Teens used to long for the day they could finally get a driver’s license and buy a car—but it’s a trend that’s disappearing. Since 1983, the percentage of Americans who are getting licensed has fallen among those under 50 years old, and car sales have also decreased recently in some age groups. While some sources tie the decline to the internet, there are a handful of more pressing reasons teens hold off on getting a car.
For those still in college or graduating soon, it may make financial sense to continue the delay. Here’s why.
Related: 6 Things to Know Before Buying a Car
Buying a car is expensive
Most college students have a limited income and expensive student loan payments on the horizon. According to Experian, a credit reporting bureau, the average cost of a new car hit a record high in 2018: $31,455 total with monthly payments of $523. Even used car prices hit a record high in 2018, with monthly payments averaging $400.
Unless college students have enough money saved for a new car or have a steady income, getting approved for financing may be difficult or even impossible without a cosigner.
Insurance rates are often based on experience
Traditionally, auto insurance rates for new drivers can cost nearly three times more than policies for those with driving experience. However, insurers in some states like California can only base premiums on driving experience and not the driver’s age. This can significantly add to the costs of owning a car, so you might wait until you’re older and can afford the high premiums. Plus, insurance rates rise annually (like by 13% in some states!), so don’t just think about year one—you need to consider years two, three, and beyond.
You have public transportation options
Public transportation options are expanding. No longer is the bus your only option, especially with ride-share programs making an impact. These typically cost less than owning a car if you’re using them for short distances. According to AAA, car ownership costs top $8,469 per year. By using public transportation options, students can put their savings toward their loans or rent after graduation instead.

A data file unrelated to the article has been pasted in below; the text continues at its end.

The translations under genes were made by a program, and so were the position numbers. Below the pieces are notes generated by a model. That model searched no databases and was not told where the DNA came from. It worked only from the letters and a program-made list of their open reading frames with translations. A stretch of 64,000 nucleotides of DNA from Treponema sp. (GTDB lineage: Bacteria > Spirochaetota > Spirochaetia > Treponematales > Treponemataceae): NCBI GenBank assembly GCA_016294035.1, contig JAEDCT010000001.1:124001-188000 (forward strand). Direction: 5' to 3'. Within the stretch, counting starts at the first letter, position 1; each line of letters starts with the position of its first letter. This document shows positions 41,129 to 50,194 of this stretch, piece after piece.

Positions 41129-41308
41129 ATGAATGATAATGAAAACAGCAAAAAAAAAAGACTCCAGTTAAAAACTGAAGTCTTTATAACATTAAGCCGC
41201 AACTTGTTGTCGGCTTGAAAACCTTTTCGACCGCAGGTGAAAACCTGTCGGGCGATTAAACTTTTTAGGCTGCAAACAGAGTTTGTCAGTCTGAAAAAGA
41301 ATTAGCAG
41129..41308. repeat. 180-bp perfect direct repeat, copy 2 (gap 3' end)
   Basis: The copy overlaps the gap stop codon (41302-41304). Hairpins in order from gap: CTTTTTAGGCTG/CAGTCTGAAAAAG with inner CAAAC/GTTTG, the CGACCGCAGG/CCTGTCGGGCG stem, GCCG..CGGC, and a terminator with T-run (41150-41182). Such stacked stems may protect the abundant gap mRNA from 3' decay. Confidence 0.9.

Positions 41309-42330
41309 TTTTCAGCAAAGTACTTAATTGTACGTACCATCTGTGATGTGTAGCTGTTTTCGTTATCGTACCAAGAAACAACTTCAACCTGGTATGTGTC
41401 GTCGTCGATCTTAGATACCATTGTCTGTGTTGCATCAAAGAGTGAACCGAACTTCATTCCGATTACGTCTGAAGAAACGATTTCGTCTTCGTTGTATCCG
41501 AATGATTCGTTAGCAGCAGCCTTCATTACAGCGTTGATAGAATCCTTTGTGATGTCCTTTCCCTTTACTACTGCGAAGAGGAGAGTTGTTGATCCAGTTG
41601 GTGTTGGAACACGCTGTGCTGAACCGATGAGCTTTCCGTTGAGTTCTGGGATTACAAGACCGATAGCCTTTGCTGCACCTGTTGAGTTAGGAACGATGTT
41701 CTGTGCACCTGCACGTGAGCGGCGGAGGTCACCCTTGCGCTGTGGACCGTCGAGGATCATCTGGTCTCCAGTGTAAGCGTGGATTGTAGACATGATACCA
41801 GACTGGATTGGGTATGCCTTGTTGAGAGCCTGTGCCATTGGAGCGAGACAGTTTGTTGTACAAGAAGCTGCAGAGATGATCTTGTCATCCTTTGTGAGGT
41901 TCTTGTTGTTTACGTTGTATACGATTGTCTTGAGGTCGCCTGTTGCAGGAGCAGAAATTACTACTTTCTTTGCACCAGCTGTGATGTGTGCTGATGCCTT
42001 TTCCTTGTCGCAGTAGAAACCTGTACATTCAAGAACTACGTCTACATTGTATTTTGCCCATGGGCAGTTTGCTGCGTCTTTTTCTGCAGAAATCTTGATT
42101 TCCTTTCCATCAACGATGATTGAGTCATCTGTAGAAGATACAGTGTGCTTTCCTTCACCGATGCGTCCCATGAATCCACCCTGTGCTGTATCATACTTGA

Your post-college plans may be uncertain
If relocation is a possibility after college, it may make sense to wait on buying a car, especially if you plan to move to a city. In some places, a car may not be necessary for daily commutes and be a larger hassle to find suitable (and cheap) parking.
What should college students do instead?
College students sometimes need a way to get around, and public transportation options don’t always work. Consider getting your license, especially so you know how to drive if you’re ever in an emergency where you need to hop behind the wheel. But drivers can hold off making an investment in a car if it’s not a necessity for their everyday living. With a license in hand, individuals can rent a vehicle for longer drives through car-sharing services like Zipcar that let drivers use cars for as little as an hour.
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